Lovastatin improves histological and functional outcomes and reduces inflammation after experimental traumatic brain injury

Szu Fu Chen, Tai Ho Hung, Chien Cheng Chen, Kuei Han Lin, Ya Ni Huang, Hung Chih Tsai, Jia Yi Wang*

*Corresponding author for this work

Research output: Contribution to journalJournal Article peer-review

110 Scopus citations


Traumatic brain injury (TBI) triggers a complex sequence of inflammatory responses that contribute to secondary injury. Statins have demonstrated neuroprotective effects against brain injury, but the underlying mechanisms remain unclear. This study evaluated the effects of lovastatin on a rat model of controlled cortical impact (CCI) injury. Our two hypotheses were that pre-administration of lovastatin would reduce functional deficits and extent of anatomical brain damage and that lovastatin would attenuate levels of pro-inflammatory cytokines. Rats were injected with lovastatin (4 mg/kg) or vehicle for 5 days and subjected to CCI. Neurological status was evaluated using rotarod and adhesive removal tests. Contusion volume and neuronal degeneration were examined using cresyl violet and FluoroJade B (FJB) histochemistry. Levels of tumor necrosis factor-α (TNF-α) and interleukin-1β (IL-1β) mRNA and protein were assessed by real-time quantitative reverse transcriptase polymerase chain reaction, enzyme-linked immunosorbent assay, and immunohistochemistry. Lovastatin significantly improved performance on both the rotarod and adhesive removal tests before post-injury day 7. Lovastatin also significantly reduced contusion volume (20%) and number of FJB-positive degenerating neurons (35%) at 4 days. These changes were associated with a significant decrease in levels of TNF-α and IL-1β mRNA and protein at the contusion site at 6 h and 4 days, respectively. Our results show that pre-administration of lovastatin improved functional outcomes and reduced extent of brain damage, with a concomitant decrease in tissue levels of TNF-α and IL-1β mRNA and protein. These findings suggest that lovastatin's protective mechanisms may be partly attributed to a dampening of the inflammatory response.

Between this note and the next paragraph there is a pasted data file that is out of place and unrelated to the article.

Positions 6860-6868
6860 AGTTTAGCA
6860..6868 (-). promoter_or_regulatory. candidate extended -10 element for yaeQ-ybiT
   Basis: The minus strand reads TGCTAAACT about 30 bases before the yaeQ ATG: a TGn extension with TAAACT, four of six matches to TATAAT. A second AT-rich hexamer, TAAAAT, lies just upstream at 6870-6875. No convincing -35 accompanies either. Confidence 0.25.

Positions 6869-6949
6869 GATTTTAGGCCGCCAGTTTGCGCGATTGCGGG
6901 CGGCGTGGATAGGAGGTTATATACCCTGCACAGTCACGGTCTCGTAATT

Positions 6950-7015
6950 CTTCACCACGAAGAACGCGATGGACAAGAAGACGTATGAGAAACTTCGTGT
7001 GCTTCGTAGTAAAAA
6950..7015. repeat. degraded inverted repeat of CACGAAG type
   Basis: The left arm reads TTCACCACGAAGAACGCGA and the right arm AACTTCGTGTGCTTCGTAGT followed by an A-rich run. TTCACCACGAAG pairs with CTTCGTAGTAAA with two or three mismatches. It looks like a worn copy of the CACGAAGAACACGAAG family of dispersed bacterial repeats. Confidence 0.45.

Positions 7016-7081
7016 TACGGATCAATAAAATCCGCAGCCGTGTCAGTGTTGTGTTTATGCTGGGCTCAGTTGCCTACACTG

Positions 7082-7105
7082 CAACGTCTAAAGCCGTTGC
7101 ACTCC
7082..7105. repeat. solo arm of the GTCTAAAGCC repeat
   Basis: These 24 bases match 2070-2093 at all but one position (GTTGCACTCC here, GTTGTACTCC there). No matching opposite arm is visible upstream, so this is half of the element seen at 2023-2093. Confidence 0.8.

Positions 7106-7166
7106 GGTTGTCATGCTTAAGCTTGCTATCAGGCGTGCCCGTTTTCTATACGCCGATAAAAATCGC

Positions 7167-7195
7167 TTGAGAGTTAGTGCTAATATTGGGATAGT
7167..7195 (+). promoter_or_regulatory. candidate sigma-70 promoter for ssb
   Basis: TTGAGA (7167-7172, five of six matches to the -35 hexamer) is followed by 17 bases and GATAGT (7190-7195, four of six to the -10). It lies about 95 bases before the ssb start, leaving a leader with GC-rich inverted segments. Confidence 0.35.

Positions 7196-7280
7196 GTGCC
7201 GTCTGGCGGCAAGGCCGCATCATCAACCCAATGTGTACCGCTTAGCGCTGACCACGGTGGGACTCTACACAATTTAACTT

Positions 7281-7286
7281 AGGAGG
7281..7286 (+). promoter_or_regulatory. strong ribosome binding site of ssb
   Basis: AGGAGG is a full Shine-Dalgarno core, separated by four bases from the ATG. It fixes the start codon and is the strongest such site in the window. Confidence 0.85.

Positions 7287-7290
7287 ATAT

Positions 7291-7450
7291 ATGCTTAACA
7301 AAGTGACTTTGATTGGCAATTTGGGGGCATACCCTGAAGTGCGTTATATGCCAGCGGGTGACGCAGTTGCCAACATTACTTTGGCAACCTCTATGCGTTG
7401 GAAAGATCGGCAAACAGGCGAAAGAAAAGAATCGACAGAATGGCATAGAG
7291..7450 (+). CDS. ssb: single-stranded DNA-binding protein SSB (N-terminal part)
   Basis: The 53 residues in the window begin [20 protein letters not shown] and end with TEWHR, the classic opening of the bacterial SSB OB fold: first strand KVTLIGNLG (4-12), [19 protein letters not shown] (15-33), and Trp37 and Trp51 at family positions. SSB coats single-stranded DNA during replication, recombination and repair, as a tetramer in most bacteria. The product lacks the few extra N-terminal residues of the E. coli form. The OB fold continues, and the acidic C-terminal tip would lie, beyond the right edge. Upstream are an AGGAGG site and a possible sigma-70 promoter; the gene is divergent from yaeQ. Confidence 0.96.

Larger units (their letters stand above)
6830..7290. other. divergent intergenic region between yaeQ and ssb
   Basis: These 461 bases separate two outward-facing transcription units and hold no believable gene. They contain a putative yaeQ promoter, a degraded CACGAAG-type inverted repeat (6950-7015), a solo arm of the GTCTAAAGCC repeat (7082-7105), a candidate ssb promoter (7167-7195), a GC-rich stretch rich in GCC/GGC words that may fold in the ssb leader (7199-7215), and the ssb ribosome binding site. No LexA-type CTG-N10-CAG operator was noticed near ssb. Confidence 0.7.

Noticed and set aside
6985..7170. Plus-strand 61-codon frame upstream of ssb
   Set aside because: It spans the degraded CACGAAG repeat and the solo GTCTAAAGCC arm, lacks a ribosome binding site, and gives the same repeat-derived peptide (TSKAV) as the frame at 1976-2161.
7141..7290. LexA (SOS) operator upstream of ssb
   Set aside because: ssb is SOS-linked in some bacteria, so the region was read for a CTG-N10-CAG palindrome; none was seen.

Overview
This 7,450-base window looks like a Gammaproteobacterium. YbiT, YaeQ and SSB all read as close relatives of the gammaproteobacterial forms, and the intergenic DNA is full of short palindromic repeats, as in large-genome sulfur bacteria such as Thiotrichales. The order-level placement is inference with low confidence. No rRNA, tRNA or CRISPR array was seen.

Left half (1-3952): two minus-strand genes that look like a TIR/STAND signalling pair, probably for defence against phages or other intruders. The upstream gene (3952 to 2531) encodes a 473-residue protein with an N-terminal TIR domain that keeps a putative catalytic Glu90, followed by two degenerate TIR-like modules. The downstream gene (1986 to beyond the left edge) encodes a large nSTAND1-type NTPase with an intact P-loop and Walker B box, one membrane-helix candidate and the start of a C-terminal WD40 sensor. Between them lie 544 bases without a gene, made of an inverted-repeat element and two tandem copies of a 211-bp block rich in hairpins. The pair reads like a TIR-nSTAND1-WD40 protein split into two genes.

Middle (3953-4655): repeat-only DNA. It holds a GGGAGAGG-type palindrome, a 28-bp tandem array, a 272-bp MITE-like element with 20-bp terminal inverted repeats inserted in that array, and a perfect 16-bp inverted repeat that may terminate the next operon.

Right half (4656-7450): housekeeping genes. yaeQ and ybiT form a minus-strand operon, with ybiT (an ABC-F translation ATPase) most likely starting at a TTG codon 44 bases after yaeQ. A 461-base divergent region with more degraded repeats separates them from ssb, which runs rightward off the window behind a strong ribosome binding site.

Original languageEnglish
Pages (from-to)288-298
Number of pages11
JournalLife Sciences
Issue number4
StatePublished - 04 07 2007


  • Cytokines
  • Inflammation
  • Lovastatin
  • Traumatic brain injury


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